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4 Cornell J. L. & Pub. Pol'y 460 (1994-1995)
Supreme Court and Unconstitutional Conditions: Federalism and Individual Rights

handle is hein.journals/cjlpp4 and id is 464 raw text is: THE SUPREME COURT AND
Jesse H. Chopert
The Supreme Court's record when enforcing the general
prohibition against unconstitutional conditions has been quite
mixed. Though the Court's efforts have been fairly vigorous in
regard to individual rights, its efforts in regard to national
power's constitutional limits vis-a-vis the states have been mini-
mal. I agree with these choices. Nonetheless, the Supreme
Court's rationale for the distinction between individual rights
and states' rights is seriously flawed.
Here is a brief review of the Court's position. For nearly
four decades the Supreme Court, in regard to individual rights,
has quite forcefully held that the Government cannot accom-
plish indirectly - through conditioning the allocation of benefits
such as employment or tax subsidies - that which it is barred
from doing directly.
The 1958 case of Speiser v. Randall' held that the state
could not deny a property tax exemption to members of the
Communist Party. In 1963, Sherbert v. Verner2 held that the
state could not deny unemployment compensation benefits to a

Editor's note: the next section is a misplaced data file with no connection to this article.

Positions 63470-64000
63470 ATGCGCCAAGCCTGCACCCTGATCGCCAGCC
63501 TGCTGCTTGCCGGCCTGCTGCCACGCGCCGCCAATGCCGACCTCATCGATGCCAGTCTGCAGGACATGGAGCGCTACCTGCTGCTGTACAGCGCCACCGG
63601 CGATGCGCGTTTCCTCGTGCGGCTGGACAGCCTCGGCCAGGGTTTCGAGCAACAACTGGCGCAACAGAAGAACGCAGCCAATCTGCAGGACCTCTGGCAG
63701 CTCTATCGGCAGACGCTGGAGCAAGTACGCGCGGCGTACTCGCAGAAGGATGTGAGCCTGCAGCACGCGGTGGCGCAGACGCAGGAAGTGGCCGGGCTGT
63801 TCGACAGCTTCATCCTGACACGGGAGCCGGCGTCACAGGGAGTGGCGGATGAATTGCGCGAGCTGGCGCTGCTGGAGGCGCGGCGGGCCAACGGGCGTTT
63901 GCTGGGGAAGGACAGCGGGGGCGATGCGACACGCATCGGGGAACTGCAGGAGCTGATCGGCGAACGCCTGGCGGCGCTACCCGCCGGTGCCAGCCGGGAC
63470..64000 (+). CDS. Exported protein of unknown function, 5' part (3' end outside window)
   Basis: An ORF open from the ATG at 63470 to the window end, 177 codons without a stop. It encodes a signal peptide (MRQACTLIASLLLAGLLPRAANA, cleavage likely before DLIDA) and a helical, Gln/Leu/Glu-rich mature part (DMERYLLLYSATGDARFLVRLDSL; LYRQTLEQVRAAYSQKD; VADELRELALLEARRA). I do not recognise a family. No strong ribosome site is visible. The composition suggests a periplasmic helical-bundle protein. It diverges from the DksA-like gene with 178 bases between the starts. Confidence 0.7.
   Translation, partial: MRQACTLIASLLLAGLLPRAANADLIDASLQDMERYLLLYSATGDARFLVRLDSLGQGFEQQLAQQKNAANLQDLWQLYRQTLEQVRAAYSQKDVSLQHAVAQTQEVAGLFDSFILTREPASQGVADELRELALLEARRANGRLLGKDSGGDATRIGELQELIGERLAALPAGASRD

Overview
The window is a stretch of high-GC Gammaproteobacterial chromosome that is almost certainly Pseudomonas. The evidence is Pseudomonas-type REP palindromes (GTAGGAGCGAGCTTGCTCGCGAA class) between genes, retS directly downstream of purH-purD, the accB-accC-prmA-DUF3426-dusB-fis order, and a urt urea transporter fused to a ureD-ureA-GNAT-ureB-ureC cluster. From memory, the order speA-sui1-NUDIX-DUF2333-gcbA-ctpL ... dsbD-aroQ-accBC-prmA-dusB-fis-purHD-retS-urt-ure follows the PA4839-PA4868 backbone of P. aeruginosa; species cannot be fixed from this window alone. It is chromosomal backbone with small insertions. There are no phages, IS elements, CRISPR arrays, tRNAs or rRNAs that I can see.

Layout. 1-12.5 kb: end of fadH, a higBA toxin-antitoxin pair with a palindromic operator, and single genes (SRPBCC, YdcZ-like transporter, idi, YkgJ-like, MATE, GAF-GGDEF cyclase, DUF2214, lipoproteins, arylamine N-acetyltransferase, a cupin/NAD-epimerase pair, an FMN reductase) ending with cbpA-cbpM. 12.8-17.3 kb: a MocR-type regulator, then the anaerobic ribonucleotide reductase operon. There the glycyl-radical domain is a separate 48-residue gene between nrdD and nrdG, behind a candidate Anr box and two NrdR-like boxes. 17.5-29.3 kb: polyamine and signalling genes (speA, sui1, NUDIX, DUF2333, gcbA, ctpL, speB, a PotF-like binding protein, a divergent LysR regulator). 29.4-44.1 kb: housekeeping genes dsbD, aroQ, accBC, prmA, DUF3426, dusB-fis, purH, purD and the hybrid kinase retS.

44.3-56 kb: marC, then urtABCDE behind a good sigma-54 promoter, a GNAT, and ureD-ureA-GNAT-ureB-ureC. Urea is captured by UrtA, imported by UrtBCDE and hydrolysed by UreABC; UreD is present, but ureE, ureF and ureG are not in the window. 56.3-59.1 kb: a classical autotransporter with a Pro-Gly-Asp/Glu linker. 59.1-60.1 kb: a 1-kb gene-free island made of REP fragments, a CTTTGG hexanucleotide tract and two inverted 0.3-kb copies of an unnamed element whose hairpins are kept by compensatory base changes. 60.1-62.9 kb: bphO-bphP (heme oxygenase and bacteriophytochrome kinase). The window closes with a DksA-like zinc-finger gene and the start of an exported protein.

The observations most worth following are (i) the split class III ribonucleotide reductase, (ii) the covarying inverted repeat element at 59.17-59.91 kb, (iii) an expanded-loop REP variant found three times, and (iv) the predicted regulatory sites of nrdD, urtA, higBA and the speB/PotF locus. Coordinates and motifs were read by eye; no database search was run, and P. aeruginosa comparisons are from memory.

Sabbatarian who left her job because of her religion. In 1984,
Federal Communications Commission v. League of Women
Voters' held that Congress could not award subsidies to public
broadcasting stations on the condition that they not engage in
any editorializing.
On the other hand, the Court's record on unconstitutional
conditions for the exercise of individual rights has not been
unexceptionably protective. Its most egregious failure has been
in regard to abortion. The important cases are Maher v. Roe4
in 1977, and Harris v. McRae5 in 1980, in which the Court
reviewed state and federal limitations on the use of medical
t Earl Warren Professor of Public Law, University of California at Berke-
ley (Boalt Hall).
1 357 U.S. 513 (1958).
2 374 U.S. 398 (1963).
3 468 U.S. 364 (1984).
4 432 U.S. 464 (1977).
1448 U.S. 297 (1980).


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